Despite being so close in 2011, 2013 and 2015, LATI didn’t rest on its laurels and used the Aspen Prize process to continually refine itself, said President Michael Cartney. “It helped us see what we needed to improve,” he said Tuesday at the awards presentation in Washington, D.C.
For LATI, that meant redefining student success as job placement and not just graduation, Cartney said. Based on data from the class of 2015, 99 percent of its graduates are employed or are continuing their education six months following graduation.
Cartney credited the success to a team effort, from local stakeholders, such as employers, to the college’s faculty, staff and students.
“Every employee at Lake Area Tech is part of our students’ success,” he said.
The college will receive $600,000 as winner.
Broward College and Indian River State College earned Finalist with Distinction, continuing Florida’s strong showing in the Aspen Prize. (Florida’s Valencia College won the inaugural award and Santa Fe College received the top honor in 2015.)
All four colleges will receive $100,000 each.
The other finalists were: Anoka-Ramsey Community College (Minnesota); Chaffey College (California); Northeast Community College (Nebraska); Pasadena City College (California); and West Kentucky Community and Technical College, which also has been a four-time finalist.
In the details
Prior to the announcement, the audience at the event heard personal stories from community college students and staff. Chelsea Hartshorn, a single mother of two, is studying electrical trades at Central New Mexico Community College, championing green energy and serving as a model for younger women interested in STEM careers. Upon graduation, she hopes to work for herself as a journeyman electrician, with a specialty in green energy.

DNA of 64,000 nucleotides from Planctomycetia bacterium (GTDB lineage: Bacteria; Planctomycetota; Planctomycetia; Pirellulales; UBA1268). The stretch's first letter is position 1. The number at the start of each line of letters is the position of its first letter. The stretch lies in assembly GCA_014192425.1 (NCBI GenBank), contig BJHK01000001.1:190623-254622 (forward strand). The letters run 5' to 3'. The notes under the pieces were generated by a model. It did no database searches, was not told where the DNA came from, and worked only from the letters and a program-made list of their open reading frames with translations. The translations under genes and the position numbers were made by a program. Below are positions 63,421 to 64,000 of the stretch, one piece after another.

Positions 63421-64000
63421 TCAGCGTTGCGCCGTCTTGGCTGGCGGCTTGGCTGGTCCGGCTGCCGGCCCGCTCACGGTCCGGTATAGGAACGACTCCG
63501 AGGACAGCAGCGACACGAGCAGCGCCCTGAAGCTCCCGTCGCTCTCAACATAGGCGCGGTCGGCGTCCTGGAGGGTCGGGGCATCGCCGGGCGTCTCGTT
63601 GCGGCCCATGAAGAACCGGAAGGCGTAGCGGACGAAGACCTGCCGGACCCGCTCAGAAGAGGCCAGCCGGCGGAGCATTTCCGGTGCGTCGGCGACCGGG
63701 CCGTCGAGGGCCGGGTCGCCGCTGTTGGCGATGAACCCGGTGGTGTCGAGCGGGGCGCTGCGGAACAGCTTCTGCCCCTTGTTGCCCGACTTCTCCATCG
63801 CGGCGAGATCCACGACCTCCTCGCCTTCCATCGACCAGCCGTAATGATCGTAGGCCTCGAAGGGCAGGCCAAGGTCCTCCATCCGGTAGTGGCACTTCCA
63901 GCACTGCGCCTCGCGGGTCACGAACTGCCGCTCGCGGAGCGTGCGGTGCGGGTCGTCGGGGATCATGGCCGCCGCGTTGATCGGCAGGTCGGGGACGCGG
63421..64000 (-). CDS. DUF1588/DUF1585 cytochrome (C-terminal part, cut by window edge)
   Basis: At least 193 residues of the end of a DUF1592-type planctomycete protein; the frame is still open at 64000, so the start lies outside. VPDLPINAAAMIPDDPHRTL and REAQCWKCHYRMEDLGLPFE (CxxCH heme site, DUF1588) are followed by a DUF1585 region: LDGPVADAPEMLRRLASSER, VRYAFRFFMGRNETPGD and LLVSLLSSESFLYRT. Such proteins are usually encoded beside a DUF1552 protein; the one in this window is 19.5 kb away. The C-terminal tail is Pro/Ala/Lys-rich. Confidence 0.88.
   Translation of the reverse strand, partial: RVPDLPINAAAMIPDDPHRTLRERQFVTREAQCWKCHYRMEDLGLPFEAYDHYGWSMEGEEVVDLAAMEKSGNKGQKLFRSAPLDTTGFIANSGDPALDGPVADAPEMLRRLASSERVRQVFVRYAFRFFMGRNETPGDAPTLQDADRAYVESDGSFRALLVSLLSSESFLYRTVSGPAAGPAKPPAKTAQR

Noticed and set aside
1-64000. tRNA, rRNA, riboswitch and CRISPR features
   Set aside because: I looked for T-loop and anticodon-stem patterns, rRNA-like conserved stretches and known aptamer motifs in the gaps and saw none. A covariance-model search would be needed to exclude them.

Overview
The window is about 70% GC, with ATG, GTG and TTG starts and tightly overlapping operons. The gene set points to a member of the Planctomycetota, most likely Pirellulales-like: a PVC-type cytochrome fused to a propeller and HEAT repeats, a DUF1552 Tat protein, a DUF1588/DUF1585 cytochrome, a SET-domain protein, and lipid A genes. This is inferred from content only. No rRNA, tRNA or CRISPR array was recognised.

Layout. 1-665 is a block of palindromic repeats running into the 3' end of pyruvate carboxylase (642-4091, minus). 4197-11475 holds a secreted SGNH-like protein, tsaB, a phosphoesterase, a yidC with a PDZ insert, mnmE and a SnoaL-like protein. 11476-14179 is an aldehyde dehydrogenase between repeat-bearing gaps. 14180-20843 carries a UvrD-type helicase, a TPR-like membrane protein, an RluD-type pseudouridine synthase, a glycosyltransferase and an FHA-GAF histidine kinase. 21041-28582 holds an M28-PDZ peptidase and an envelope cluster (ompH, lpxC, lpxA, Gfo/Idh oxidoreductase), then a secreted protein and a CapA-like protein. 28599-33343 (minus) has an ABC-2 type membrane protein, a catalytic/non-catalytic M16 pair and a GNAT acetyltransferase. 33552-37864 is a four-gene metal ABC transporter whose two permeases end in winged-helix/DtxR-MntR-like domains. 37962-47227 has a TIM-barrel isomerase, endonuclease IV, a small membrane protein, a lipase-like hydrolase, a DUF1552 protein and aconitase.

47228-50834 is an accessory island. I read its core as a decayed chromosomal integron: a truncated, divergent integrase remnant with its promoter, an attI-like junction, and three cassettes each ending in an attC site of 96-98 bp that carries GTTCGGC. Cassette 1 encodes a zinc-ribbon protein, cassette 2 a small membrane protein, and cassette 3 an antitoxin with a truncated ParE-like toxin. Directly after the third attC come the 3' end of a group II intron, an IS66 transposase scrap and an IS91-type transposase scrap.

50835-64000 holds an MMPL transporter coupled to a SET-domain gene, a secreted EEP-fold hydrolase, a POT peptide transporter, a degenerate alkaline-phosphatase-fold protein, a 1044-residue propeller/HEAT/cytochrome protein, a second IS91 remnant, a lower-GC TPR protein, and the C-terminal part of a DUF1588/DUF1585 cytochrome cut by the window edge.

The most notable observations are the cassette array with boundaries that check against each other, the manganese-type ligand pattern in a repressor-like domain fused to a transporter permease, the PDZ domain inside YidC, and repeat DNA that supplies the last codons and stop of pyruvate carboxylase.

Kevin Cooper, dean of advanced technologies at Indian River State College, works to tie education and job training to local industry needs, whether working with small or large companies. He highlighted two efforts which he says illustrate how a community college-industry partnership can serve students. His college has a digital media program that pairs students with local companies. A capstone project allows students to succeed, but it also teaches valuable lessons when they fail, often in areas of scope, scheduling and budgeting.
Another effort Cooper is proud of is Indian River’s push to include more African-Americans in its power plant program. The college revamped its math requirements — which were an impediment for these students — and now embeds specific, job-related math skills into the classes.
Joshua Wyner, executive director of the College Excellence Program at the Aspen Institute, noted that comprehensive college reform is taking hold at community colleges, many of which offer integrated services such as developmental education, financial aid and guided pathways. The effort has moved the needle from access to completion, he said, but he added that for many students there’s still another stage in the process, whether attaining a job or pursuing a four-year degree. That’s an area that requires more work, Wyner said. About 80 percent of community college students indicate they want to attain a baccalaureate, but only about 20 percent of them do so, he said.
Broward College was highlighted for its success in helping students transition to a four-year college. Former Broward student Rachelle James is almost done with her communications baccalaureate at Florida Atlantic University. She plans to become an academic adviser on her career path to become a college president. Brown noted that Broward staff did an excellent job acclimating her for a larger institution.
“It’s very easy to get lost in the transition,” she said.
Developing a relationship with students from day one is important, said Broward teaching counselor Todd Westerfeld. That includes helping them individualize an academic plan, as well as guidance and mentoring along the way.
“That’s the kind of relationship we try to build, from orientation to graduation to transfer,” he said.